William Hogarth – THE BRUISER, C. CHURCHILL
William Hogarth THE BRUISER, C. CHURCHILL (once the Rev’d !) in the Character of a Russian Hercules, regaling himself after having Kill’d the Monster Caricatura that so Sorely Gall’d his Virtuous friend, the Heaven born Wilkes!
Hogarth’s cruel satire on the drunken and syphilitic clergyman and friend of the radical John Wilkes, Charles Churchill. Churchill had objected to Hogarth’s satiric portrayal of the extremely ugly Wilkes, and on July 2nd, 1763, had replied to its publication with a condemnatory pamphlet An Epistle to William Hogarth, which dwelt on Hogarth’s physical and artistic decline (he died the following year). Enraged and embittered, Hogarth’s response to this relatively mild criticism was typically over the top. He took the copperplate of his famous self-portrait with his pugdog Trump, burnished out his own image from the oval canvas and replaced it with a huge, ugly bear representing Churchill, wearing soiled and torn clerical bands, clutching a frothing tankard full of beer, and leaning on a ragged staff whose knotholes are inscribed Lyes. The portrait now rests on a pile of books inscribed Great George Street. A List of Subscribers to the North Briton (Wilkes lived at this time at Great George St. and his seditious newssheet was the ‘North Briton’) and A new way to pay Old Debts etc. Trump now pisses on Churchill’s an Epistle to Hogarth by C. Churchill and in the foreground, resting on a fold of curtain is Hogarth’s empty palette (symbolizing that his artistic inspiration had deserted him). Paulson 215 state VIII / VIII.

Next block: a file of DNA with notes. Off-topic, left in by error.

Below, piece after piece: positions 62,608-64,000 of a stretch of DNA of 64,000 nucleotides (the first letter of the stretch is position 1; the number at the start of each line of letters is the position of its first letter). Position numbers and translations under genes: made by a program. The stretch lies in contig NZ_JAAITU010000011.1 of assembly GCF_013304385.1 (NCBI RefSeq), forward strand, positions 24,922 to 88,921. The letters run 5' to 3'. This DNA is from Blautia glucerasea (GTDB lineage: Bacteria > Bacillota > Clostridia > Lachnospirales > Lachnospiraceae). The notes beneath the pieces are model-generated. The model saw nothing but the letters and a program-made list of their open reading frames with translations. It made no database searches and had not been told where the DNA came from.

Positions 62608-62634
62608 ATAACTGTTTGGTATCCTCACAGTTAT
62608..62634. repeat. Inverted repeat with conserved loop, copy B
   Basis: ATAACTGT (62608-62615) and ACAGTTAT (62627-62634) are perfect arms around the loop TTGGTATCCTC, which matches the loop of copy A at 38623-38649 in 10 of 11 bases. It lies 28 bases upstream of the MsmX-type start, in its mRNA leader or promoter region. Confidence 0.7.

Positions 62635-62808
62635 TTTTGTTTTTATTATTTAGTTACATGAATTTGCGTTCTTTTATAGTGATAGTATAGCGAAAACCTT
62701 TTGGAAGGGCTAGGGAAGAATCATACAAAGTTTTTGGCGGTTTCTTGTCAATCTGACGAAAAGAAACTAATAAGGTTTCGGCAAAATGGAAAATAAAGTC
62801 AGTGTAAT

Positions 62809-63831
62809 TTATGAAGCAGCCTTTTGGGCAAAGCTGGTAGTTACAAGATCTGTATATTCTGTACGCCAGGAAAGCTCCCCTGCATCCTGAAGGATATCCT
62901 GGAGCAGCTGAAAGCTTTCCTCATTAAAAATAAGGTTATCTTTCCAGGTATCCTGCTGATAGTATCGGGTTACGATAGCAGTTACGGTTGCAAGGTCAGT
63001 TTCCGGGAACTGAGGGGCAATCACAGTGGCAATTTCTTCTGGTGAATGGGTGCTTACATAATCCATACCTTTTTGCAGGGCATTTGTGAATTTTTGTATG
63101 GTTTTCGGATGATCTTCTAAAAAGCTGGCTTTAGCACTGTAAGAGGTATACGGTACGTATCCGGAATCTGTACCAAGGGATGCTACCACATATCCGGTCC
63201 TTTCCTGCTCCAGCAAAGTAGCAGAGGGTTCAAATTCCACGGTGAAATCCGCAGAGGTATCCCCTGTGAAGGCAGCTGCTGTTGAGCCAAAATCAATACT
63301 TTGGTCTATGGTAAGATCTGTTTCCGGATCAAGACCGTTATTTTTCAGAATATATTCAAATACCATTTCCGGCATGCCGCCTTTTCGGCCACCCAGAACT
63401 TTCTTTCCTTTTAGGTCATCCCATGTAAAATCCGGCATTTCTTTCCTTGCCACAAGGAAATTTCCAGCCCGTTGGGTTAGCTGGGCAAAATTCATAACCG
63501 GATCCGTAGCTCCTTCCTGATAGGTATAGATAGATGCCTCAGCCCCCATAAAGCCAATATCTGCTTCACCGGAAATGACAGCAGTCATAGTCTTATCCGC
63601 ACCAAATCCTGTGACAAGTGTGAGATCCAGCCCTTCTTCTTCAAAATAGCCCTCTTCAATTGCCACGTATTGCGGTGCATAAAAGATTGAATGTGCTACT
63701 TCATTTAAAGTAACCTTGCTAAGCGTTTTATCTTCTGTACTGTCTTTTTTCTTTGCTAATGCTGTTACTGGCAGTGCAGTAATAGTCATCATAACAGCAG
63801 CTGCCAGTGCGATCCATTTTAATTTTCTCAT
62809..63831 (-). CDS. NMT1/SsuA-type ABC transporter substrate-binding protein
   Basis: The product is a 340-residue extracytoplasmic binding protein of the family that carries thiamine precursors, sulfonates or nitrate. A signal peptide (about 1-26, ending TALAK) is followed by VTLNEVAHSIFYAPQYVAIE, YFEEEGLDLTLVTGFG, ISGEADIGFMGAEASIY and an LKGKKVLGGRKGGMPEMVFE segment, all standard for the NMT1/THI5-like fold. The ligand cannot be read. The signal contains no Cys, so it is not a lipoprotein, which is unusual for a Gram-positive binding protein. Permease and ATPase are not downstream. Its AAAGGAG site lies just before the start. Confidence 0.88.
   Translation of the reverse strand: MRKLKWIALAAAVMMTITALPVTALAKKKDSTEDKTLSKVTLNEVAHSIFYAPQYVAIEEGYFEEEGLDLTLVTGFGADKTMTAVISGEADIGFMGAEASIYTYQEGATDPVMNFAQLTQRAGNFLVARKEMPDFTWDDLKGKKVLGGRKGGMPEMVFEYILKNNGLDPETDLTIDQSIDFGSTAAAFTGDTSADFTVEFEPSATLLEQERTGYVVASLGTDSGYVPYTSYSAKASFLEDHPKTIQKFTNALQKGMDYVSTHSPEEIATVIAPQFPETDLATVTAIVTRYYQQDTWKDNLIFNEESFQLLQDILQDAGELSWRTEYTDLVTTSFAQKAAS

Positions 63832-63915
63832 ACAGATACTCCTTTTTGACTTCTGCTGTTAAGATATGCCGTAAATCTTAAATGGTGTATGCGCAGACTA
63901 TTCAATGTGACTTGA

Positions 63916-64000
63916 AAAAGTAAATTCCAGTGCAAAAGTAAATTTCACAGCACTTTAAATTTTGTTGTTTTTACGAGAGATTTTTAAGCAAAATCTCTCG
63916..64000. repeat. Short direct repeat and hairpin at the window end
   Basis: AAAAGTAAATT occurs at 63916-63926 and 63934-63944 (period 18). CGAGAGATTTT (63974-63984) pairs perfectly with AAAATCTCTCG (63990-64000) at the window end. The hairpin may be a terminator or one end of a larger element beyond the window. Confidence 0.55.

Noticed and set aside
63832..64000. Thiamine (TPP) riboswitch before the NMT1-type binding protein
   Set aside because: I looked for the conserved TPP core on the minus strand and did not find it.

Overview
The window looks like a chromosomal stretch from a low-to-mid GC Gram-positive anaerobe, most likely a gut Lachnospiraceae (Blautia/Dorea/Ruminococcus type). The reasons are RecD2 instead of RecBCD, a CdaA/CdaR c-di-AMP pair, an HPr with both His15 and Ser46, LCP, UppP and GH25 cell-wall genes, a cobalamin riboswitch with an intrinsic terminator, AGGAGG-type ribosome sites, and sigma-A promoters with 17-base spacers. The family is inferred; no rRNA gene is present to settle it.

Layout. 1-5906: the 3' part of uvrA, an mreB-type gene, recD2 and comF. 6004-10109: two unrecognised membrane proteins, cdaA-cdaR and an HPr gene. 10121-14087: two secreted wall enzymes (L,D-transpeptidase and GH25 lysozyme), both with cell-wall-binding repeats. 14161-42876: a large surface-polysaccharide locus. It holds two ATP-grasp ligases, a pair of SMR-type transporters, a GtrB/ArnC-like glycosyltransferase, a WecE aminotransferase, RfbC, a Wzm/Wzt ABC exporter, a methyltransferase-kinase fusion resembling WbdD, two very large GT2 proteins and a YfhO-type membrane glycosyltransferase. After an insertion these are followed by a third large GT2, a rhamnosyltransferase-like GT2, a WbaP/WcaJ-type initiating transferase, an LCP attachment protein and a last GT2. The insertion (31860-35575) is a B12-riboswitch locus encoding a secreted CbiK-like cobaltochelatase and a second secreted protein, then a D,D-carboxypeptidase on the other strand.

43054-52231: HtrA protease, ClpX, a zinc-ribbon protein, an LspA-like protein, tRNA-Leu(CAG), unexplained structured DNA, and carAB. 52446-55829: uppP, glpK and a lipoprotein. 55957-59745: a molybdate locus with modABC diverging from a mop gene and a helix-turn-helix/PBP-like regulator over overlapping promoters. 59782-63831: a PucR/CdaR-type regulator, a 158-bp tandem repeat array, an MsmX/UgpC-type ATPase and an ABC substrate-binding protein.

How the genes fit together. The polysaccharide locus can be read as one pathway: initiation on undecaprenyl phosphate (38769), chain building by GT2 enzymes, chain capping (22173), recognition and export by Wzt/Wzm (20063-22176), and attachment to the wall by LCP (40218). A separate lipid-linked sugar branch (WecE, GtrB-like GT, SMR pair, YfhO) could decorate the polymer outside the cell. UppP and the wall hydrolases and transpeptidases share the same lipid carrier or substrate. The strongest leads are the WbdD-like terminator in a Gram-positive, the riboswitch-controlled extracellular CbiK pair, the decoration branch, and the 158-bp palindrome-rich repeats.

William Hogarth, (born November 10, 1697, London, England—died October 26, 1764, London). The first great English-born artist to attract admiration abroad. Best known for his MORAL and satirical engravings and paintings—e.g., A Rake’s Progress (eight scenes,1733).
His attempts to build a reputation as a history painter and portraitist, however, met with financial disappointment. His aesthetic theories had more influence in Romantic literature than in painting.